But for every person who raises a concern about the fairness and justness of current sex offender registration requirements, there are many more calling for the state to pass even harsher penalties. This is especially true at the local level in Florida, where counties and municipalities have been taking steps to expand the scope of their local sex offender ordinances.

Florida has some of the most restrictive sex offender registration and sentencing laws in the nation. Under state law, there are two separate designations for those convicted of crimes mandating sex offender registration: sexual predators and sexual offenders.

The state reserves the sexual predator designation for the most dangerous offenders who have been convicted of a capital, life or first degree felony sex crime or two or more second degree felony sex crimes. The court must issue a written finding designating a person as a sexual predator.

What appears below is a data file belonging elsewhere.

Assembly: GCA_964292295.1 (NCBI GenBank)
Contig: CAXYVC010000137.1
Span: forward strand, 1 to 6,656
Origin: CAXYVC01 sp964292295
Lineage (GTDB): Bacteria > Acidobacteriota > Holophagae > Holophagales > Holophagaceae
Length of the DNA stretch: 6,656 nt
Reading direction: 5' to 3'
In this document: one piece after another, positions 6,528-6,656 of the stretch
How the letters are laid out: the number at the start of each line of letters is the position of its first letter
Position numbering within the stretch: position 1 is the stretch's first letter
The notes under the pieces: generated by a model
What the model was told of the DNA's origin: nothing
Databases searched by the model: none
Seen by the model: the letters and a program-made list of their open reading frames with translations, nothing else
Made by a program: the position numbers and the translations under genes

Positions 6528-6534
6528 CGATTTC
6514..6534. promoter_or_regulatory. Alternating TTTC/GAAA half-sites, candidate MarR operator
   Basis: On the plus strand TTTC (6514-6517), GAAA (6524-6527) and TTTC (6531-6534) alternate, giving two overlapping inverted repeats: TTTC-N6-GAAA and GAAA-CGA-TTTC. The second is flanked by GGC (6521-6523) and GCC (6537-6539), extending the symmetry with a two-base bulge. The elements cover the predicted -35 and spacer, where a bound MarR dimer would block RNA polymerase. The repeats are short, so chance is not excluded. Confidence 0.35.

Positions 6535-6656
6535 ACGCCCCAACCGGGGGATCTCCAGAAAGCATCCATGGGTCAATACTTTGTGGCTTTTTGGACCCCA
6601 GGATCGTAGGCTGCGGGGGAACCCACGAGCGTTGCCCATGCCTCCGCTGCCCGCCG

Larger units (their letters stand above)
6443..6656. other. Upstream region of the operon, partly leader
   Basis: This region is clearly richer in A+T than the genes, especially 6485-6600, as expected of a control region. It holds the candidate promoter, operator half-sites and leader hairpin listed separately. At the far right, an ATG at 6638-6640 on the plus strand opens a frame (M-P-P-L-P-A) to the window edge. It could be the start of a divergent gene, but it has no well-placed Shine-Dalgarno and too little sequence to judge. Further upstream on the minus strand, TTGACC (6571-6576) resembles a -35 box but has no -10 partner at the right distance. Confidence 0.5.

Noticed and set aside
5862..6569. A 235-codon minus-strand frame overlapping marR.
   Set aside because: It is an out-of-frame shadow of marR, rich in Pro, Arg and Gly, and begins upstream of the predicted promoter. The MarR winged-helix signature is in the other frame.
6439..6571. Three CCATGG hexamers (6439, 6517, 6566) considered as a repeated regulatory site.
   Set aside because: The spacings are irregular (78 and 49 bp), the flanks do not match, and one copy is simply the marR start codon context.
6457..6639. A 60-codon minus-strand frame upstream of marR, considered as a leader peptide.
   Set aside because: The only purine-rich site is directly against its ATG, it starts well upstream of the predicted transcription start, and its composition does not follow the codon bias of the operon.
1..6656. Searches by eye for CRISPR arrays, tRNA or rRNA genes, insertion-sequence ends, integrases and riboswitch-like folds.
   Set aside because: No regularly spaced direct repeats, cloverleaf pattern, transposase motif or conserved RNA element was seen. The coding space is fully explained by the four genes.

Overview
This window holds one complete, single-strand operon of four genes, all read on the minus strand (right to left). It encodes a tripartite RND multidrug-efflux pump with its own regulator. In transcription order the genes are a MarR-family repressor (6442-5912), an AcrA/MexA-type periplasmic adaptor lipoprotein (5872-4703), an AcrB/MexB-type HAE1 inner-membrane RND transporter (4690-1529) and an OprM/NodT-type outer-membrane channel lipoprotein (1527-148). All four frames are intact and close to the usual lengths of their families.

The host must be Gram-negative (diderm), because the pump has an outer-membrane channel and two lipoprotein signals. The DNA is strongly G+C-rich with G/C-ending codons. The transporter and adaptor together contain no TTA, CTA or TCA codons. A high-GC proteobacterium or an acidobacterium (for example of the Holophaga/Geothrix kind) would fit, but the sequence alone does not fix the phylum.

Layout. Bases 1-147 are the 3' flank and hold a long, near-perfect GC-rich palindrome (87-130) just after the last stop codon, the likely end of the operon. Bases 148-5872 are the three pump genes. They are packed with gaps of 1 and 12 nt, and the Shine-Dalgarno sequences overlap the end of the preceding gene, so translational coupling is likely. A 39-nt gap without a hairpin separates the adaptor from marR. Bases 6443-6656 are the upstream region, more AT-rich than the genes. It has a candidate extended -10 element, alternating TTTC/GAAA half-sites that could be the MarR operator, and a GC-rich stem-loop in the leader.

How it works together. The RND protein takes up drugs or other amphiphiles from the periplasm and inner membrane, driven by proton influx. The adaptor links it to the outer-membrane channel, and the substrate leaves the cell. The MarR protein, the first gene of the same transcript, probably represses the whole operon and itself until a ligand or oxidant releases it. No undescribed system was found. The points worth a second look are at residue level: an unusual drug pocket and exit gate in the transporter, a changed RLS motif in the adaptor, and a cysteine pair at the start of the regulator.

Those who have been convicted of an offense mandating registration as a sex offender in another state also must register with the Florida sex offender registry upon moving to Florida. In some cases, those who keep a permanent residence in another state but work or go to school in Florida also must register as a sex offender.

The information provided by the sex offender, including his or her picture, is made available to the public in an on-line database. Those who fail to register, provide incomplete or false information, or fail to meet any of the other legal requirements imposed upon them will be charged with a third degree felony and may be sentenced to additional jail time and other penalties.

Residency and Work Restrictions

State and local law imposes restrictions on where certain convicted sex offenders may live after serving their sentence. Florida state law prohibits those convicted of certain sex crimes against a child under 16 years of age from living within 1000 feet of a school, day care center, playground, park or other place frequented by children.